Crowdsourcing LUCAS: Citizens Generating Reference Land Cover and Land Use Data with a Mobile App

Laso Bayas, J.C. ORCID:, See, L. ORCID:, Bartl, H., Sturn, T., Karner, M., Fraisl, D. ORCID:, Moorthy, I., Busch, M., et al. (2020). Crowdsourcing LUCAS: Citizens Generating Reference Land Cover and Land Use Data with a Mobile App. Land 9 (11) e446. 10.3390/land9110446.

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Project: Harnessing the power of crowdsourcing to improve land cover and land-use information (CROWDLAND, FP7 617754), A Citizen Observatory and Innovation Marketplace for Land Use and Land Cover Monitoring (LANDSENSE, H2020 689812)


There are many new land use and land cover (LULC) products emerging yet there is still a lack of in situ data for training, validation, and change detection purposes. The LUCAS (Land Use Cover Area frame Sample) survey is one of the few authoritative in situ field campaigns, which takes place every three years in European Union member countries. More recently, a study has considered whether citizen science and crowdsourcing could complement LUCAS survey data, e.g., through the FotoQuest Austria mobile app and crowdsourcing campaign. Although the data obtained from the campaign were promising when compared with authoritative LUCAS survey data, there were classes that were not well classified by the citizens. Moreover, the photographs submitted through the app were not always of sufficient quality. For these reasons, in the latest FotoQuest Go Europe 2018 campaign, several improvements were made to the app to facilitate interaction with the citizens contributing and to improve their accuracy in LULC identification. In addition to extending the locations from Austria to Europe, a change detection component (comparing land cover in 2018 to the 2015 LUCAS photographs) was added, as well as an improved LC decision tree. Furthermore, a near real-time quality assurance system was implemented to provide feedback on the distance to the target location, the LULC classes chosen and the quality of the photographs. Another modification was a monetary incentive scheme in which users received between 1 to 3 Euros for each successfully completed quest of sufficient quality. The purpose of this paper is to determine whether citizens can provide high quality in situ data on LULC through crowdsourcing that can complement LUCAS. We compared the results between the FotoQuest campaigns in 2015 and 2018 and found a significant improvement in 2018, i.e., a much higher match of LC between FotoQuest Go Europe and LUCAS. As shown by the cost comparisons with LUCAS, FotoQuest can complement LUCAS surveys by enabling continuous collection of large amounts of high quality, spatially explicit field data at a low cost.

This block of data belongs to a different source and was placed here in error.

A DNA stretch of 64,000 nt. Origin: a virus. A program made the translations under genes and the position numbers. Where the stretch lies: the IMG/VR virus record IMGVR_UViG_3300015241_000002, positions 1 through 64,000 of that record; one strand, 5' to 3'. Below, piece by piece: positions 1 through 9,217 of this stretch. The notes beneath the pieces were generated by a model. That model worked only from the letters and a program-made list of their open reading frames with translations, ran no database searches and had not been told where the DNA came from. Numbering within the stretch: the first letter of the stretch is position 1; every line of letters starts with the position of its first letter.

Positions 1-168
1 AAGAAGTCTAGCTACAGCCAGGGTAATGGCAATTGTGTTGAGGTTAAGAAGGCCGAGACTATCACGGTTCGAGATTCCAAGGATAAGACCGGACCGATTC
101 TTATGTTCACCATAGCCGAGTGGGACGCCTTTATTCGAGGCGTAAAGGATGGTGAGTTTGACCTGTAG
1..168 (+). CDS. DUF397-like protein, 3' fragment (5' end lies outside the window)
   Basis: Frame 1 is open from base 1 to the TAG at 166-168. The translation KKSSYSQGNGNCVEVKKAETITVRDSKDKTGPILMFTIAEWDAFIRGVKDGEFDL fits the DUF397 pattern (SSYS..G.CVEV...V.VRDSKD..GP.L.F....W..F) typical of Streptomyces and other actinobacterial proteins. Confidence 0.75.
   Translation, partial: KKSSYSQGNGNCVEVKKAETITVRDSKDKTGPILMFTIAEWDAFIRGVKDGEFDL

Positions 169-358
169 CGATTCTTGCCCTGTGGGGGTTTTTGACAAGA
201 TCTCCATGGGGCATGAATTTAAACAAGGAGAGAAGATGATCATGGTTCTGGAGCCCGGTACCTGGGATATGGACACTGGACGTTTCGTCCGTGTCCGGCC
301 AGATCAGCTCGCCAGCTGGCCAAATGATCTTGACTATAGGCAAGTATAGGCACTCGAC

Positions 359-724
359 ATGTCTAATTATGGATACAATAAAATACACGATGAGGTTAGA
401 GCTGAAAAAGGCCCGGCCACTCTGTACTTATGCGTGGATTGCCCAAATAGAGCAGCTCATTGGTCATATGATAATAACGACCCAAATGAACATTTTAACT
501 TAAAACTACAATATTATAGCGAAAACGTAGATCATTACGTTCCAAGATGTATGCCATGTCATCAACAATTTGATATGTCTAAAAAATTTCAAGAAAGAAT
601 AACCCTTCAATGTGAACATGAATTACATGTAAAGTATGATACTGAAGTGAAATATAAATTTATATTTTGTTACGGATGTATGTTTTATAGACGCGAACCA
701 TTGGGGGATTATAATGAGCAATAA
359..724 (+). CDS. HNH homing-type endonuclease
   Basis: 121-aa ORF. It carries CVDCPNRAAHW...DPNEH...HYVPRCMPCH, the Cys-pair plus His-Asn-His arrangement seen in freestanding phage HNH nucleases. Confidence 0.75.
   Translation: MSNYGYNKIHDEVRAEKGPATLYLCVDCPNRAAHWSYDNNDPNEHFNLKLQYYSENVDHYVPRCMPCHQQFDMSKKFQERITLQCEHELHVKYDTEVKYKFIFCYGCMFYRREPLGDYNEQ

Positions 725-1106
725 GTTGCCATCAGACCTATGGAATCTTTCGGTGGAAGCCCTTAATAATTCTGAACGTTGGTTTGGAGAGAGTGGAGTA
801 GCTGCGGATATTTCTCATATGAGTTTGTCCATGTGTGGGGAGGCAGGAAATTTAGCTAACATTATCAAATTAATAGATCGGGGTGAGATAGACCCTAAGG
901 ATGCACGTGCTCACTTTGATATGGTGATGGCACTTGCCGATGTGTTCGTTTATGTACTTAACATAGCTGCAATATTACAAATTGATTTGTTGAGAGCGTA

Item Type: Article
Uncontrolled Keywords: land cover; land use; citizen science; mobile apps; in-situ data collection; LUCAS
Research Programs: Ecosystems Services and Management (ESM)
Related URLs:
Depositing User: Michaela Rossini
Date Deposited: 16 Nov 2020 08:36
Last Modified: 19 Oct 2022 05:01

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